When I moved to Seattle in 2002 to become artistic director of Spectrum Dance Theater, I felt sad (I had closed the dance company that I had spent 24 years building in New York); misunderstood (my board of directors here didn’t seem to understand a thing I was saying); alienated (I had moved clear across the country into a community whose culture seemed foreign); and lonely (basically I knew no one here). I felt so conflicted about being here that I didn’t even rent an apartment but rather lived out of my suitcase in a hotel for the first 9 months. What got me through this and my first two years at Spectrum was Kent Stowell reminding me (sounding like Tim Gunn from Project Runway), to “make it work” and Stargate SG-1, Showtime and later the SciFi Channel’s long running series. This is not hyperbole (well maybe it is) but it’s true — that television show saved my life!
Of course I knew the 1994 Roland Emmerich directed movie Stargate, staring James Spader and Kurt Russell, on which the television series was based but I had never watched the TV show. I liked the movie because the science titillated me. I loved the idea that a ring-shaped alien device could create a wormhole enabling personal transportation to complementary devices located cosmic distances away; and the quirky concepts partially based on the theories of controversial Swiss author Erich Anton Paul von Däniken’s claims about extraterrestrial influences on early human culture. The TV show with its fiendish but beautiful, vain, and arrogant parasitic villains, the Goa’uld, that marched, camped and vamped, strutted their stuff across the sets and chewed the scenery like glamorous stars in an old Cecil B. De Mille movie, were just so much fun to watch.
During that time FUN is just what I needed– and there was plenty of opportunity for it! Monday beginning at 6 PM four episodes from a previous season; Tuesday through Thursday, one episode beginning at 7 usually from the same season as the Monday episodes; then Friday one old at 7:00 follow by the current season’s episode at 8:00. The characters Daniel Jackson, Samantha Carter, Teal’c, and Jack O’Neill were my imaginary friends and companions. Their travels through the Stargate to distant place, encountering new cultures (usually enslaved and pre-industrial), harrowing situations, danger, and fighting the evil Goa’uld, thrilled and distracted me from the realities of Spectrum. The show provided a daily respite from the challenges of my hard work at a not for profit dance organization. It gave me joy and solace from my sense of isolation in my new home of Seattle and relieved my sense of dread and impending disaster at work.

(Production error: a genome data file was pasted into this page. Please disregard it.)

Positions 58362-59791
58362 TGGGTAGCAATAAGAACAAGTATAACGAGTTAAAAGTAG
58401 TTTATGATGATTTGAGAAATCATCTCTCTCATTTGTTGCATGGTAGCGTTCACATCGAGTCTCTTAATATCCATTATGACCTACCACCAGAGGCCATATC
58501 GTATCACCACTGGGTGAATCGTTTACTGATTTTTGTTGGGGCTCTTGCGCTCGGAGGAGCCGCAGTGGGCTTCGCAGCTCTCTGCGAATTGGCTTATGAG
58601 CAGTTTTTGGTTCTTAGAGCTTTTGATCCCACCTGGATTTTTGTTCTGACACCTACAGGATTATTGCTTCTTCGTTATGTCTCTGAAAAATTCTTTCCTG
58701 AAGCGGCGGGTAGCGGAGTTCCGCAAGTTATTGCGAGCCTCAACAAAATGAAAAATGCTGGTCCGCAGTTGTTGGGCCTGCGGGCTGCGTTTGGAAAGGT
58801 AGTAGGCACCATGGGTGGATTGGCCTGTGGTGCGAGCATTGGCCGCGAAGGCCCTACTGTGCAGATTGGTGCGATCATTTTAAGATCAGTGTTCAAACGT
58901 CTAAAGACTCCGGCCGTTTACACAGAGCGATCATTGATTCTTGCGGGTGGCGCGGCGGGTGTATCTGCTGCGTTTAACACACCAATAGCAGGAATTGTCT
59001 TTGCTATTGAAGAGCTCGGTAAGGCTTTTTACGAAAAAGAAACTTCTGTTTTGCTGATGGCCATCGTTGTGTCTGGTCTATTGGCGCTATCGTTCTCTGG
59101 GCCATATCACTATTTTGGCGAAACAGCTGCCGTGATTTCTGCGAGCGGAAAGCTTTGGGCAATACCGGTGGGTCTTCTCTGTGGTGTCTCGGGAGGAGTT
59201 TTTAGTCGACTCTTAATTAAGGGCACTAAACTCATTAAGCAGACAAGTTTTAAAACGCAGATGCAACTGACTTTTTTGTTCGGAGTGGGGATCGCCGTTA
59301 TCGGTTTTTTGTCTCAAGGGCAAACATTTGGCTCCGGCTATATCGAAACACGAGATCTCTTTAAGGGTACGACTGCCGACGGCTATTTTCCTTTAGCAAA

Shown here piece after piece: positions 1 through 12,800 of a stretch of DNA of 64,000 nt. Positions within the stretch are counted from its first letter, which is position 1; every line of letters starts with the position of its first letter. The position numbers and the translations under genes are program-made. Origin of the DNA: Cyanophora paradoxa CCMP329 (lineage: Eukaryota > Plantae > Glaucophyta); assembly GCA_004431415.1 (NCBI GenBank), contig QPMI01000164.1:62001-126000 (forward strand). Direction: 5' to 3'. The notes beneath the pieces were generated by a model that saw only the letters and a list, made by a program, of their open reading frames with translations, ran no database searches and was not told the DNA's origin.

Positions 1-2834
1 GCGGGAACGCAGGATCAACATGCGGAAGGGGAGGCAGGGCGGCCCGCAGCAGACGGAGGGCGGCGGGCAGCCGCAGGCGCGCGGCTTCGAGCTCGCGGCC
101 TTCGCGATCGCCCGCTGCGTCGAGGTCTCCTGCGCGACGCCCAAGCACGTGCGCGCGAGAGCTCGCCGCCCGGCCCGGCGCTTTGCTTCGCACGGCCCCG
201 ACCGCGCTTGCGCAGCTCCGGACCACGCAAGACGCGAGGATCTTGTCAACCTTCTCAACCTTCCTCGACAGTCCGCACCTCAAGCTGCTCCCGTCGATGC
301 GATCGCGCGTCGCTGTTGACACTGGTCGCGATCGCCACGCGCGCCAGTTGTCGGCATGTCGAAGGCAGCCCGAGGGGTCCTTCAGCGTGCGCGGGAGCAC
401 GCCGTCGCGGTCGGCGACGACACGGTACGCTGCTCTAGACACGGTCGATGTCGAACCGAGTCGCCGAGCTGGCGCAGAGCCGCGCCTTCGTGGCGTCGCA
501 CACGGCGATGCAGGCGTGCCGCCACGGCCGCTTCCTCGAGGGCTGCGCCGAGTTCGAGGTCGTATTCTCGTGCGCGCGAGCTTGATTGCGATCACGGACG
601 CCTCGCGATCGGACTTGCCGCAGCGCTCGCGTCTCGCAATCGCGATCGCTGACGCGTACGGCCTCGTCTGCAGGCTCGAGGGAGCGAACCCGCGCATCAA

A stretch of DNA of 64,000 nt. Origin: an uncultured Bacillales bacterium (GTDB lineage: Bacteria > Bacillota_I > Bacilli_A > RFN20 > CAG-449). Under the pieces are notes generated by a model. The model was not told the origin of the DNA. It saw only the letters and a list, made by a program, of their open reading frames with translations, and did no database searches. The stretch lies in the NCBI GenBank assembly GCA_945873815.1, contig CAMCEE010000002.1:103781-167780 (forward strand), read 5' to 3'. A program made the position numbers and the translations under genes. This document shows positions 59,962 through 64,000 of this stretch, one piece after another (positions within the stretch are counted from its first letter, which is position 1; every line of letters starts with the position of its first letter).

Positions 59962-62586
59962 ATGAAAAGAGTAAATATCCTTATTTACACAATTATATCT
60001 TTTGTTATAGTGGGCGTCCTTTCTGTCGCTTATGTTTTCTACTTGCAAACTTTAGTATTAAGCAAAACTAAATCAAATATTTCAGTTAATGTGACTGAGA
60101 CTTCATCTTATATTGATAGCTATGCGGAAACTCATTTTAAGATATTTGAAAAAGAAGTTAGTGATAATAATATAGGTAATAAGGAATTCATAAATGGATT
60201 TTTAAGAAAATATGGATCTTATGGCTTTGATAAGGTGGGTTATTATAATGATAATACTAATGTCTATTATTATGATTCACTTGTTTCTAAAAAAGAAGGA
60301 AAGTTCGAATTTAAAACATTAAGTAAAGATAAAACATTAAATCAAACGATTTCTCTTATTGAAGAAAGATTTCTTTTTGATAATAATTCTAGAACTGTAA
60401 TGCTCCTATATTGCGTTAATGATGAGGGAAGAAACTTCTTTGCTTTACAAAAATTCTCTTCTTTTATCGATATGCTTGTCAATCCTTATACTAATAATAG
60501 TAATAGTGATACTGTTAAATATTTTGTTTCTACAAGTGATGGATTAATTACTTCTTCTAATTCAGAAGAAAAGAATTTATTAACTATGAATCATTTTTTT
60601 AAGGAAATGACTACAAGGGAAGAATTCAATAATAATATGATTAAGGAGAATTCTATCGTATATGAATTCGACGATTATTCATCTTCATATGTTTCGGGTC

When I think about the show objectively, Stargate SG-1 was not a great show, it was a good show and I loved it. There were many pleasures to be had – the “Urgo” episode with Dom DeLuise (so, so funny), the Aschen and first Chaka episode, Richard Dean Anderson’s consistently wry and sometimes sardonic humor, the episode when Dr Frasier is killed, the early Carter/O’Neill love/attraction/loss story, the robot SG-1 team episodes, and the growing sense of ensemble as the seasons progressed come to mind. Oh, how I relished those moments when they nailed it! But more importantly I felt that the cast, producers, writers and directors seemed to be completely engaged, passionate about what they were doing and that engagement was often palpable. They found pleasure in what they did and that was inspiring. Those first two years of my religiously watching the show boosted my spirit and showed me what I wanted to bring to Spectrum – ensemble (team work), engagement (passion), and pleasure (love of the doing).
During that period I also started to become aware of an aspect of television that previously I was not conscious of – the role of the series developer/writer/producer. And for Stargate SG-1 that was Brad Wright and Jonathan Glassner. Unlike movie making which is a director’s medium, in television it is the ubiquitous writer/producer that rule the roost. That person(s) has the power, and, controls quality, consistency, and vision. Even if they don’t write or direct every episode, their aesthetic sensibility and storytelling notions are reflected in everything you see on that screen. Just as Caesar’s image and seals were on documents and coinage authenticating their value, television producers stamp their seals on shows. For the the networks, they are the real faces of value for the shows – not the directors or actors.If Brad Wright/Jonathan Glassner and Stargate SG-1 is outside of your experience, how about Law and Order (or any of the Law and Order franchises, SVU or Criminal Intent) or CSI: Crime Scene Investigation and its franchises (Miami and New York) and “you betcha” that Dick Wolf and the Anthony E. Zuiker/Jerry Bruckheimer team respective seals of approval are all over those shows.